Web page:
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Home Health Cracking the Code of Intestinal Cancer: The APC Gene Connection

Cracking the Code of Intestinal Cancer: The APC Gene Connection

Intestinal cancer, also known as colorectal cancer, is a leading cause of death worldwide. It is estimated that every year around 1.8 million people are diagnosed with this deadly disease, accounting for 9.2% of all cancer-related fatalities. Although it can affect people of all ages, it is more common in those who are over 50, and it is more prevalent in developed countries.

There are many risk factors for developing intestinal cancer, including age, genetics, lifestyle, and other conditions[1-2].

  • Age: As one grows older, the time for various pathogenic factors to stimulate intestinal cancer also increases. According to the National Cancer Institute, the average age of diagnosis is 67.
  • Lifestyle: Unhealthy eating habits, carcinogens or radiation, chronic stress and anxiety, and chronic constipation all raise the risk of intestinal cancer.
  • Family history: People with a family history of intestinal cancer are 8 times more likely to develop this disease than the general population and about 1/4 of new patients have a family history of intestinal cancer.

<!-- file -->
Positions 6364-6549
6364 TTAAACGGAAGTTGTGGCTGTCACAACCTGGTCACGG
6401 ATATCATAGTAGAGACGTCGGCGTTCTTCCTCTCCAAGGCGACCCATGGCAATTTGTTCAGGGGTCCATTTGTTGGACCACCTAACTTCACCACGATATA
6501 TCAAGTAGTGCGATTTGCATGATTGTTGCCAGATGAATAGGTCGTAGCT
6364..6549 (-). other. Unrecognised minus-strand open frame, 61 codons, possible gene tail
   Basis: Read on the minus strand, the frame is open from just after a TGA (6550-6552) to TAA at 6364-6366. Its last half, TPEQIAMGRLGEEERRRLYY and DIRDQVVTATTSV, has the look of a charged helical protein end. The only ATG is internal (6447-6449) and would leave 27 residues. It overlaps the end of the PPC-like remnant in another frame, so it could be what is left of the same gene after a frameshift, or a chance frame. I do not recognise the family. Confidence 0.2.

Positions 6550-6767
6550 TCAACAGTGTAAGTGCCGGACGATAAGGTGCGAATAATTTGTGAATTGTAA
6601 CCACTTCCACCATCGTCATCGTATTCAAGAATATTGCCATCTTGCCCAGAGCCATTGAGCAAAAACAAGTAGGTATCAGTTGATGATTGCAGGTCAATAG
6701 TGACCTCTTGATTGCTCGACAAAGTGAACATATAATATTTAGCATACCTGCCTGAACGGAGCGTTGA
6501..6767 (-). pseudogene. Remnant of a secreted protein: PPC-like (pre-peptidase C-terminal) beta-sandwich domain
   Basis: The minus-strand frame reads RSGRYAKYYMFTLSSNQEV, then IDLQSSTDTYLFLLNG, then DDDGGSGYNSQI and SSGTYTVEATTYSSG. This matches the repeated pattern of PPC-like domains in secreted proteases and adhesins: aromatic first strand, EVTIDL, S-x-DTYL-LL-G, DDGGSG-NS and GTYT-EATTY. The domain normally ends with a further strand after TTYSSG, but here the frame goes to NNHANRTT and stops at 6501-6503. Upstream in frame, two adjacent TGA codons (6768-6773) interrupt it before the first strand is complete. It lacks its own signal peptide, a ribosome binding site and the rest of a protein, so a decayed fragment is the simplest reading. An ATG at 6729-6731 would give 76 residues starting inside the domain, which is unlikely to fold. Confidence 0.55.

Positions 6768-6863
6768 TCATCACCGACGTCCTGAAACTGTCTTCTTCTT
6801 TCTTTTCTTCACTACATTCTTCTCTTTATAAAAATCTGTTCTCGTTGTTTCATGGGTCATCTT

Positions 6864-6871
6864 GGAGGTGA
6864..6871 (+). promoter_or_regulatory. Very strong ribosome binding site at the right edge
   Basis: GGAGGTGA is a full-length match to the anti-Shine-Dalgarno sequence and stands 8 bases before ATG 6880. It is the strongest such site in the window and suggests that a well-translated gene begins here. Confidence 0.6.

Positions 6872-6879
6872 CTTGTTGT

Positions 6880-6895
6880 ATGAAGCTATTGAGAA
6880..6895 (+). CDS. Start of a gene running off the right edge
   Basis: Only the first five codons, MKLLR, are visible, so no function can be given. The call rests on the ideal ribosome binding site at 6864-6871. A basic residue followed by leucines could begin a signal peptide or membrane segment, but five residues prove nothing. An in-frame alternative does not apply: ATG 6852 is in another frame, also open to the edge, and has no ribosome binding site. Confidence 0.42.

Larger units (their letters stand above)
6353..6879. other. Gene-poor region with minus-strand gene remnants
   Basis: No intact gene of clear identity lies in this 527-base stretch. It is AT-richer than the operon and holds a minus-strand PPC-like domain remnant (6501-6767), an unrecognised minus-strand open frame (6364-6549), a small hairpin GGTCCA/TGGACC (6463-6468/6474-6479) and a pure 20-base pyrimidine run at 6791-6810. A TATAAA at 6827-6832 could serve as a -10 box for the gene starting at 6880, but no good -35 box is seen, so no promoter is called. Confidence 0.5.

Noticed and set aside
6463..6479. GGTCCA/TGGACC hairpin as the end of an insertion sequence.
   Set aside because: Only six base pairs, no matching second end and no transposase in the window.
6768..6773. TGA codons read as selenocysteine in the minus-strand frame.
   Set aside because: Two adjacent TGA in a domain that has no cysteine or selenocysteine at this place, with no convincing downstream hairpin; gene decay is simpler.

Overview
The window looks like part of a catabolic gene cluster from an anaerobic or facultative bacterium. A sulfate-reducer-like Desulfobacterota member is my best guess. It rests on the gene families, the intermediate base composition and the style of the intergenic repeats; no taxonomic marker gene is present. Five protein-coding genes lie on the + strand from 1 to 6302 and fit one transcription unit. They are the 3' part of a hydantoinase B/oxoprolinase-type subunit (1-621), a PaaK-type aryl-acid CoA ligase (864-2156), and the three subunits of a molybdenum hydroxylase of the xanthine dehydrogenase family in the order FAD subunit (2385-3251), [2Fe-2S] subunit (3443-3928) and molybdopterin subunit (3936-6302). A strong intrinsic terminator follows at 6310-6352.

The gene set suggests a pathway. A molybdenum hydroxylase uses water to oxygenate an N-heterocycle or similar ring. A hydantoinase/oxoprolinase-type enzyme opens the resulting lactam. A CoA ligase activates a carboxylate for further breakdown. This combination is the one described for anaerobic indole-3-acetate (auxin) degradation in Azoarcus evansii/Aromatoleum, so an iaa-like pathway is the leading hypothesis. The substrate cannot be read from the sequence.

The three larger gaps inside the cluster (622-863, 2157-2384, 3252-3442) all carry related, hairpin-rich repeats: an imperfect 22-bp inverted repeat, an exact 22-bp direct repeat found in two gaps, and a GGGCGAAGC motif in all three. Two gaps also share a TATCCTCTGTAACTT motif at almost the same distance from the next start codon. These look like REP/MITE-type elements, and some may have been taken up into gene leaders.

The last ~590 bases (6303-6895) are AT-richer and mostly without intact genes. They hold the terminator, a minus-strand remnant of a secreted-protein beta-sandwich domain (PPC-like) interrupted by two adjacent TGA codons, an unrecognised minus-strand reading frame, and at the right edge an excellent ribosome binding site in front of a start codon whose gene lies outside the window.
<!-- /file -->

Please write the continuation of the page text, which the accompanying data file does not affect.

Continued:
• Personal medical history: Certain colon diseases, such as Crohn’s disease or ulcerative colitis, may increase the chance of developing intestinal cancer, and their risk is 30 times that of the general population. Most colorectal cancer develops from small pre-cancerous lesions called polyps, among which villous adenomatous polyps are more likely to develop into cancers, with an average chance at about 25%. The malignant transformation rate of tubular adenomatous polyps is 1–5%.
  • Genetic background: Familial adenomatous polyposis (FAP) is a common autosomal dominant and inherited disease. FAP patients usually develop polyps around the age of 20 and may develop intestinal cancer between 30 and 40 years old.

Thankfully, researchers have uncovered a relationship between the APC (adenomatosis polyposis coli) gene and intestinal cancers. APC is a tumor suppressor gene that has been found to be mutated not only in most colon cancers but also in liver cancer and some other malignancies. The APC gene product is a 312 kDa protein with multiple domains that interact with a variety of proteins such as beta-catenin, axin, CtBP, Asefs, IQGAP1, EB1, and microtubules. APC suppresses canonical Wnt signaling, which is required for tumorigenesis, development, and homeostasis in a range of cell types, including epithelial and lymphoid cells, according to studies in mutant mice and cultured cells. Further studies have suggested that APC play a role in other cellular processes,  including cell adhesion and migration, actin and microtubule network organization, spindle formation, and chromosomal segregation. Deregulation of these pathways caused by APC mutations is linked to the onset and progression of intestinal cancers.